U.N. declaration becomes law of the land in Bolivia

Rick Kearns, Indian Country Today, December 10, 2007

La Paz, Bolivia - On Nov. 7, in the Government Palace of Bolivia and surrounded by cheering Native leaders and other representatives, President Evo Morales announced the passage of National Law 3760 or the Rights of Indigenous Peoples, legislation that is an exact copy of the United Nation's recently passed Declaration on the Rights of Indigenous Peoples.

The original declaration contains 46 articles and allows Native peoples the right to preserve their respective political, social, economic, juridical and cultural institutions. It also assures their rights to full participation in the political, cultural, economic and social spheres of their countries, and recognizes their rights to self-determination.

Bolivia is the first country in the world to adopt the declaration as national law.

Morales noted, in his speech at the event, that only 40 years ago Quechua, Aymara and other Native people from the eastern part of the country were not allowed to enter the
Government Palace, nor were they allowed to walk on the sidewalks in certain important cities.

''We have advanced, we are in the palace, and now we are in the important cities although still in some cities they do not allow us to visit the business fairs,'' Morales asserted, adding that some groups still ''treat us like animals.''

''That is the past for indigenous people in Bolivia and also for Latin America,'' he said. ''I feel we have progressed. I feel that this exploited, humiliated and offended indigenous movement has organized to move forward, and we are not only working for the indigenous movement, but for all Bolivian men and Bolivian women.''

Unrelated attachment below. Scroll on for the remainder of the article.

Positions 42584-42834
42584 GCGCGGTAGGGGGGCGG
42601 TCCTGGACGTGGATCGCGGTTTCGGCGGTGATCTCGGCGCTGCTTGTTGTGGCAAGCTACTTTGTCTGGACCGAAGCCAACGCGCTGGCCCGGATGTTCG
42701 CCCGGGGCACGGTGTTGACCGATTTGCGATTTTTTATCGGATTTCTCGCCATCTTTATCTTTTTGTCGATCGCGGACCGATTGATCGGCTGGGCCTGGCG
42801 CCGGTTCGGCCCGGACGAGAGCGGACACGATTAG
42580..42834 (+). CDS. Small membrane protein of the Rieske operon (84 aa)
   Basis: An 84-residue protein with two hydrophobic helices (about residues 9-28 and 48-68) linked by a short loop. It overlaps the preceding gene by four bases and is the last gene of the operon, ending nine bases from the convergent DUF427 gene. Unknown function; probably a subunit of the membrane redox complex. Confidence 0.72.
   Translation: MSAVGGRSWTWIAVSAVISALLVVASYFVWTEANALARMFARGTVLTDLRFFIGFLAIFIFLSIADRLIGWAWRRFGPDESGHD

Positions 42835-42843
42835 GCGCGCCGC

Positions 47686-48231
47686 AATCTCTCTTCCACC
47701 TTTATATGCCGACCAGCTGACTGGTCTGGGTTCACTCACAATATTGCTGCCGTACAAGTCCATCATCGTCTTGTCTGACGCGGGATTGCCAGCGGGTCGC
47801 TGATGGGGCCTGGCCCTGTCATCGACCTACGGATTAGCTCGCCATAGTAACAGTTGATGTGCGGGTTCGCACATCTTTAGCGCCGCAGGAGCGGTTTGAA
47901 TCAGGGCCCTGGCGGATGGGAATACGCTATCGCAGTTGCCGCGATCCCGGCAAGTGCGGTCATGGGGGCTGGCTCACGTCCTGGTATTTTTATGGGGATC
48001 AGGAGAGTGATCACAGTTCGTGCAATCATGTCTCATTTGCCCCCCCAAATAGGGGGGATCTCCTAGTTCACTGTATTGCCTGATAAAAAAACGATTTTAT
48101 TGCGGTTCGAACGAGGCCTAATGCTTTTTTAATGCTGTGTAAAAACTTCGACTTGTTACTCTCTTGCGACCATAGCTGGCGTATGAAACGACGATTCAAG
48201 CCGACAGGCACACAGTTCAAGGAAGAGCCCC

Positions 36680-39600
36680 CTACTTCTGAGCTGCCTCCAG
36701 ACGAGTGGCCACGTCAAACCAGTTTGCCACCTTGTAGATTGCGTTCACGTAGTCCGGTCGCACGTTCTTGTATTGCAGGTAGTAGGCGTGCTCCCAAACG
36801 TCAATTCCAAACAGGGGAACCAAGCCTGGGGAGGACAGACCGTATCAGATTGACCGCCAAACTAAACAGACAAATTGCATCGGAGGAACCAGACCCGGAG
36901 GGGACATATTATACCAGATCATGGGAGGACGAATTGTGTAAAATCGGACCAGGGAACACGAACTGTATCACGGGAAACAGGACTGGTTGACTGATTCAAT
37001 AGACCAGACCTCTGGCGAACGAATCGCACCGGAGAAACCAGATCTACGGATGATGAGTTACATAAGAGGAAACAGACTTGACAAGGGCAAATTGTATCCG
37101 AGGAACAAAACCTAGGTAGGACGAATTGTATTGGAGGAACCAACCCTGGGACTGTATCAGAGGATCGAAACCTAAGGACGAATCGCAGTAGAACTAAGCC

Hundreds of Native Bolivians, including representatives of all 36 different indigenous ethnicities and Afro-Bolivian leaders, were on hand to celebrate the announcement and provide vocal support to Morales. Along with the Bolivians were other Native dignitaries such as Gloria Batzin, a Mayan Guatemalan who offered a ''cordial and fraternal greeting'' to the president on behalf of indigenous peoples from 16 Latin American countries including Aymara, Quechua, Nahuatl, Mapuche, Kuna Yala, Miskito, Arahuaco, Garifuna, Yanacona, Maya Sakapulteka (Batzin's ethnicity) and Maya Kakchikel, among others.

''I want to ask all of you to unite our forces to promote and circulate these laws so that other countries may know the legal basis that is fundamental to our existence, and that we may know the rights that help us as indigenous peoples,'' Batzin stated.

Morales also addressed the themes of rights and responsibilities.

''From the passage of this declaration,'' Morales continued, ''I feel that the indigenous movement has gone from one of resistance to one of power, but not sectarian, personal, individual or regional power, but to create a power that, at it's core, is a way of living in a community ... it is the power of resolving problems equally for all, not only in Bolivia but in the entire world.

''I feel that the United Nations is giving us a mandate, our mandate,'' he asserted, ''... to defend life and work for all; we have that responsibility. The indigenous movement is not vengeful, it's not going to take vengeance on anything; we only want our rights to be respected.''

Along with the support demonstrated by various members of the audience, Morales announced that the United Nations had sent the Bolivian Congress a letter of congratulations for passing the declaration into national law and that ''this declaration is without a doubt an advance for humanity.''

Rick Kearns is a freelance writer, poet and teacher of Boricua heritage who focuses on indigenous issues in
Latin America

Republished from Indian Country Today

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